Like a courtroom jury, a security team must determine innocence or guilt based upon evidence. However, that doesn’t mean they’re executing a fully realized evidence-based strategy.

In short, such a strategy combines reconnaissance, analytics and response procedures that are both effective and swiftly implemented to find attackers before they have time to do damage. Evidence in the form of data is not only qualified, but quantified. Given the likelihood of more threats such as the Log4j vulnerability, teams adopting this strategy will best prepare themselves for the next frontier of defense.

But how do they know if they’re up to the challenge? They should answer the following questions to distinguish whether they actually have an evidence-based strategy in place, or whether they’re simply collecting evidence:

Are we improving upon our average overall time to respond?

It takes more than nine months to identify and contain a breach. Breaches that take longer than 200 days to identify and contain cost on average $4.87 million. This means measuring time to respond — and developing processes to improve it — has emerged as essential. Obtaining real-time or near to real-time threat intelligence is a critical aspect of this issue.

Are we effectively evaluating the flow of evidence through reconnaissance and analytics efforts?

Once an intrusion has been detected, cybersecurity leaders should focus on determining whether an event is benign or hostile. If hostile, then the flow of evidence through reconnaissance and analytics should reveal the “whole story” behind the event: “Who did this?” to identify the attackers; “What did they do?” to assess the nature and extent of the damage; and “When and where did it happen?” From there, the evidence enables teams to answer questions related to “Why?” and “How?”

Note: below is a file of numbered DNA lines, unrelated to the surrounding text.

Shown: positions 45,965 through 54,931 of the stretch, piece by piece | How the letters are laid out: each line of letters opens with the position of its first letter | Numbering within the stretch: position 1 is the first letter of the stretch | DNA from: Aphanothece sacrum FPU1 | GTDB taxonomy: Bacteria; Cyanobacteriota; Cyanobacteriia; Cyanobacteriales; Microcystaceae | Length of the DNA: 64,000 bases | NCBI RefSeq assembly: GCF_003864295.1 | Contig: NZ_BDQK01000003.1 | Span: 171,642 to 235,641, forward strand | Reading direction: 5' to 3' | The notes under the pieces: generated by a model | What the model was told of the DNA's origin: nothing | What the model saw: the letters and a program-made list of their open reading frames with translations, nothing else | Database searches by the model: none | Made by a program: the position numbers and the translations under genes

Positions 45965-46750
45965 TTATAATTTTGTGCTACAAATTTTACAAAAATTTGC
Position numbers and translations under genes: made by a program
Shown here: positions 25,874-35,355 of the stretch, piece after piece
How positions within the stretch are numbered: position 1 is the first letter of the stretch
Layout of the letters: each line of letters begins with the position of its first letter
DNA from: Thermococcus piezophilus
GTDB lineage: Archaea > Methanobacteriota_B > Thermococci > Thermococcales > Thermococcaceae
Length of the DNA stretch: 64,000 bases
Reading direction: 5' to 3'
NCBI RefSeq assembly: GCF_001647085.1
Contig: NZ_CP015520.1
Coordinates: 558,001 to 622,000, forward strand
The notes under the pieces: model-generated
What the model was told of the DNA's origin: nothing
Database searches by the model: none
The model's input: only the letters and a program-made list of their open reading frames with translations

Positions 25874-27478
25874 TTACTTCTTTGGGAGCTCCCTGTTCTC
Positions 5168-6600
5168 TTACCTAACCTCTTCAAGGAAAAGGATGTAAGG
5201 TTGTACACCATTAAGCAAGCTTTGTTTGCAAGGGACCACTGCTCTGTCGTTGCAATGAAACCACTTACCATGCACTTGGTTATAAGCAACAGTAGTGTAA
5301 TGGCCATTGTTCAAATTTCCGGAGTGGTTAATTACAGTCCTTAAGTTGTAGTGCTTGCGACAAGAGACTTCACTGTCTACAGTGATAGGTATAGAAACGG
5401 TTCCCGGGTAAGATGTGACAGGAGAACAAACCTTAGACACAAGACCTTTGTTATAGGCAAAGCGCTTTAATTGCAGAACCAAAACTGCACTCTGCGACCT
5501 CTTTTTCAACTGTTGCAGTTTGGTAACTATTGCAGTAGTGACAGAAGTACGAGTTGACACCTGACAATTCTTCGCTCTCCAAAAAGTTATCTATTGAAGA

Security teams cannot answer these questions without detailed evidence to distinguish normal user behavior from ill-intended lateral movement. If an incident involves the latter, richly detailed evidence can empower security to probe the activity and uncover undetermined facts.

Do we quantify – or only qualify – what our evidence covers?

Cybersecurity teams must seek to quantify and qualify evidence coverage throughout all threat surfaces to completely understand the organization’s attack scope and remediation success. Reporting on the number and type of major incidents over the past 90 days and reducing hacker lurk time can, in turn, reduce data breach effects.

Security teams striving for an evidence-based strategy can ask: Which evidence sources are lead indicators of problems? Which sources play a critical role in the ability to diagnose incidents? Did a lack of evidence lead to the inability to successfully respond to an attack and/or understand it?

While qualifying brings value, it will remain limited without strong metrics to enable us to measure the coverage — and thus, measure our risk.

Have we established operating procedures for the strategy?

To cultivate this culture, cybersecurity professionals seek to develop a standard set of operating procedures, so teams know exactly what to do for every situation the evidence reveals. These procedures should connect insights from reconnaissance and analytics observations and can be embedded into training initiatives.

Without the right evidence, a jury cannot conclude guilt or innocence. Similarly, security teams cannot make informed decisions about detection and response. They are simply relying on hunches.

Given the increasingly hostile and complex threat landscape, this is insufficient. To rise above ineffective guesswork and meet enemies where they are — and completely understand their actions and techniques — security leaders need a comprehensively conceived and well-executed evidence-based strategy.